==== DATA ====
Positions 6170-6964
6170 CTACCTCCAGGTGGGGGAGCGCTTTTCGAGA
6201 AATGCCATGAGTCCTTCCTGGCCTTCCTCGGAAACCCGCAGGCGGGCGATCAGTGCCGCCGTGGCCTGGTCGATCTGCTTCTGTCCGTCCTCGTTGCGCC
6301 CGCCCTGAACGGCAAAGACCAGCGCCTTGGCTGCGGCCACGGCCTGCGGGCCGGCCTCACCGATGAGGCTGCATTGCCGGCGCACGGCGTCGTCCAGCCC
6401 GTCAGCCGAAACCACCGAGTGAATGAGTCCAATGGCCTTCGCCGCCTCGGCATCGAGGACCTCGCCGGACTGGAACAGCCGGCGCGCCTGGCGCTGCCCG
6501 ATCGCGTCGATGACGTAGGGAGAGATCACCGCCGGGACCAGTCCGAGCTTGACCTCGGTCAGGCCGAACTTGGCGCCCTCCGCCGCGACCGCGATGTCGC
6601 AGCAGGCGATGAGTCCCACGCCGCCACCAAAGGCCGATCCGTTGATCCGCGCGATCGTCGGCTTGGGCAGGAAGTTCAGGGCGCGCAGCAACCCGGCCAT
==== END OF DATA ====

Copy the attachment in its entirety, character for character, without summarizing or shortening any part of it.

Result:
Positions 6170-6964
6170 CTACCTCCAGGTGGGGGAGCGCTTTTCGAGA
6201 AATGCCATGAGTCCTTCCTGGCCTTCCTCGGAAACCCGCAGGCGGGCGATCAGTGCCGCCGTGGCCTGGTCGATCTGCTTCTGTCCGTCCTCGTTGCGCC
6301 CGCCCTGAACGGCAAAGACCAGCGCCTTGGCTGCGGCCACGGCCTGCGGGCCGGCCTCACCGATGAGGCTGCATTGCCGGCGCACGGCGTCGTCCAGCCC
6401 GTCAGCCGAAACCACCGAGTGAATGAGTCCAATGGCCTTCGCCGCCTCGGCATCGAGGACCTCGCCGGACTGGAACAGCCGGCGCGCCTGGCGCTGCCCG
6501 ATCGCGTCGATGACGTAGGGAGAGATCACCGCCGGGACCAGTCCGAGCTTGACCTCGGTCAGGCCGAACTTGGCGCCCTCCGCCGCGACCGCGATGTCGC
6601 AGCAGGCGATGAGTCCCACGCCGCCACCAAAGGCCGATCCGTTGATCCGCGCGATCGTCGGCTTGGGCAGGAAGTTCAGGGCGCGCAGCAACCCGGCCAT